Something I’ve noticed over the past five years (which, by the way, is how long I’ve been writing novels with anything resembling purpose or motivation) is that almost every author I know has a “problem child” book.
It’s typically not their first book that earns this title, and I think that’s because first books are tortuous simply because they are first books, and we as authors are having to drag ourselves through the muck of learning how the heck to even do this. It’s like any other first: buying your first house, sitting for your first job interview, putting out your first toaster oven fire.
NOT THAT I SPEAK FROM EXPERIENCE.
(And yes, there was a first toaster oven fire, which means this has happened to me more than once. But we don’t have to talk about that right now.)
(The important thing is that we no longer own a toaster oven, and frankly, I don’t foresee a time in our future when that might change.)
What I’m trying to say is that writing your first book is a special kind of learning process. It takes forever (for me, anyway) and you have to do a ton of rewriting because you’re learning as you go. The difficulty of the process is expected, and we come out the other side feeling stronger, smarter, and more capable of producing quality work.
(Not that we delude ourselves into thinking there’s nothing left to learn. Because obviously, we still have–as our English friends might say–HEAPS to learn, no matter if you’ve written one book or twenty books or five books or no books.)
At this point in my writing career, I’ve drafted, revised, edited, and polished four complete manuscripts. And it hit me today that one of them has transformed from a sweet, giggling, dimple-cheeked Book Baby into a surly, snarky Book Problem Child.
Can you guess which one it might be?
It isn’t Shadows; that was my first one, my guinea pig, my Figure-This-Thing-Out Book Child.
It isn’t even Synthesis, as you might have thought; that was my Runaway Book Child. I couldn’t get it to cooperate no matter how hard I tried, and in the end, I had to let it go. I’m sure it’s doing fine, probably pursuing a TV acting career in Los Angeles, living in a closet-sized flat and waiting tables to make ends meet. One day I’ll catch a glimpse of Synthesis in the background of a scene on Law & Order, and I’ll smile, and then maybe I’ll get a card in the mail with no return address that simply says I made it, Ma, and then–as a single tear rolls slowly down my cheek and the sun glimmers across my face–I’ll finally gather the courage to turn Synthesis’s old room into an office and sell its elementary school soccer trophies at a yard sale.
(That got weird REALLY quick, didn’t it?)
The Book Problem Child isn’t Pull, either. In fact, Pull is currently making all A’s and just got named captain of the volleyball team. Sure, it’s got a few issues to work through, but what book doesn’t? It’s kind and thoughtful, always putting its dishes in the dishwasher and making dinner every Thursday night.
(I’m really sorry, y’all. This is not what I intended to do when I started this post. The crazy is just oozing today, I guess.)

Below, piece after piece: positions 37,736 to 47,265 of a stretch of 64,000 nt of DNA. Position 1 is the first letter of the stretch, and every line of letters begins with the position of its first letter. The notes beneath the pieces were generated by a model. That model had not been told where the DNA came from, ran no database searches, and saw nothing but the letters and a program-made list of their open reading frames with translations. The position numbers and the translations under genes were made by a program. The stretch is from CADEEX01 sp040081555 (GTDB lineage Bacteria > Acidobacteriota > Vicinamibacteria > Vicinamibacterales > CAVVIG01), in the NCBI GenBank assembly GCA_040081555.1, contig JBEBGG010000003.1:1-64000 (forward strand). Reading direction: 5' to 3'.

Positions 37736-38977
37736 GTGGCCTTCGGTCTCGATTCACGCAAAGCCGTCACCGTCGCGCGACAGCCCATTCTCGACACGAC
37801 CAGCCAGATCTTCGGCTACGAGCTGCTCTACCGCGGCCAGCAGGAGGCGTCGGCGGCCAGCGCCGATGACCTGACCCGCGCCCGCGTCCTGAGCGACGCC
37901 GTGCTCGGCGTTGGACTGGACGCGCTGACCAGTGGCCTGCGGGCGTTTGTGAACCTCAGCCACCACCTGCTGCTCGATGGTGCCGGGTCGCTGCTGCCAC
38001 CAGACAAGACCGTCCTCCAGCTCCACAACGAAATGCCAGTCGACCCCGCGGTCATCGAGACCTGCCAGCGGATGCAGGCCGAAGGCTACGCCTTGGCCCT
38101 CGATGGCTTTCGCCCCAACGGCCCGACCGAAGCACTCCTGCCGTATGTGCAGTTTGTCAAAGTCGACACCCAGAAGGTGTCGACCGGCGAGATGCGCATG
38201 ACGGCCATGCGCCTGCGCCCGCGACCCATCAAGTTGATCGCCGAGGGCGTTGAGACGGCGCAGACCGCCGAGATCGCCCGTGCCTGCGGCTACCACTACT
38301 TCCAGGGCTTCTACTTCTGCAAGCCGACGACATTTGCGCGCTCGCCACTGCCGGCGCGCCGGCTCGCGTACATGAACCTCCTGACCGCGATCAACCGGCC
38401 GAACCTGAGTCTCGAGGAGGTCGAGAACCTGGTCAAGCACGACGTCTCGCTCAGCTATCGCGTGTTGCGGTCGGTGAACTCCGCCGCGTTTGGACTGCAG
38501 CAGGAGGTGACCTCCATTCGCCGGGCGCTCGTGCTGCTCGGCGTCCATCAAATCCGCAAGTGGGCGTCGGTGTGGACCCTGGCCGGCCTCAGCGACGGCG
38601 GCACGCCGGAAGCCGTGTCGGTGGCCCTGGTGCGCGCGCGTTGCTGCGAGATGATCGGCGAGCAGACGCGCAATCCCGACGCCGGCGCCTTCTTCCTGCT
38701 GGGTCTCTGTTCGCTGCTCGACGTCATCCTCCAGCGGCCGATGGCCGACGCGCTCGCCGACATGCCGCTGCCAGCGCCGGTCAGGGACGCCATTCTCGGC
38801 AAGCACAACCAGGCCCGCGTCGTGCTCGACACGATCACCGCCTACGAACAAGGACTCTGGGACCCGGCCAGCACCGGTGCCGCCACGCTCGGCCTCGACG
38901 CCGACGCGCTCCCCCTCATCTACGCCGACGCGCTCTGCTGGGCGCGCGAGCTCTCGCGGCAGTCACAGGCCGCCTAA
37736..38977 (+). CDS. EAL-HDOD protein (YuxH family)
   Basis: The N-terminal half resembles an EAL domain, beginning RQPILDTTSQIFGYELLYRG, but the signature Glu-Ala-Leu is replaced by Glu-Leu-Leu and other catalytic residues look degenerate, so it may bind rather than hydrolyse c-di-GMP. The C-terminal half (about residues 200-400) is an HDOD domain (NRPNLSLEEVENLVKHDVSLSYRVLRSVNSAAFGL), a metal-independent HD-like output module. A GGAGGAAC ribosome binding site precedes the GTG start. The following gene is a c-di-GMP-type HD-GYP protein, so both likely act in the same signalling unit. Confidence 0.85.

So that leaves Creepy Faces, doesn’t it?
Yes. YES IT DOES.
I expected Creepy Faces (not the real title, for anybody who’s new around here) to be EEEEEASY. I thought I’d get it done in no time flat, that the story would write itself, that I’d have it drafted and revised and edited and polished in under six months.
That did not happen.
I wrote it the first time, and it was okay. I sent it to betas. They sent it back.
It was not, in fact, okay (and a good beta reader can help you see this without destroying your soul in the process.)
I wrote it again, and it was okay. I sent it to more betas. They sent it back.
It was really, really not okay. In fact, I think I made it worse.
I wrote it a THIRD time, and I was so overwhelmed with the manuscript, I couldn’t even finish it. I sent it to Agent Emma with a cheery LOL BET YOU THOUGHT THIS BOOK HAD AN END, DIDN’T YOU? at the bottom of my final page, which was somewhere around the 50,000 word mark and stopped in the middle of a paragraph.
She agreed it needed work. We talked on the phone, and that’s when I realized this book didn’t need work.
It needed REHAB.
I took a week away from it to gain some perspective, and then I dove in.
That was June, I think. And since then, I’ve worked on it, quit working on it, considered giving up, worked on it some more, thought about it, wished I could throw it across the room, dreamed about it, loved it, wanted to kick it to the curb, and worked on it again.
Then, the last week of August, I made a plan to get the thing DONE–and believe it or not, it’s working.
My plan is this: 1,000 words per day.
It’s more than I could normally do, given the fullness of my daily schedule, but I can manage it with this one because I already have so many words written. Sometimes my 1,000 words are simply copied from another version of the manuscript and then edited to fit the current version. Sometimes they are brand new words. Sometimes it’s a combination of the two.
But right now, I’m about three days ahead of schedule, and that feels pretty awesome given the way this book has gone so far.
It’s like we’ve had a “come to Jesus” meeting (that phrase might not make any sense if you don’t live in the Deep South, sorry) and we’ve set some new ground rules, and maybe I’ve taken its phone away and revoked its TV privileges until it proves it can cooperate for the long haul. Creepy Faces and I would appreciate your continued prayers and encouragement as we navigate the waters of this new healing phase in our relationship.
I’m cautiously optimistic, y’all. And that’s the best thing I’ve been able to say about this book in a long time.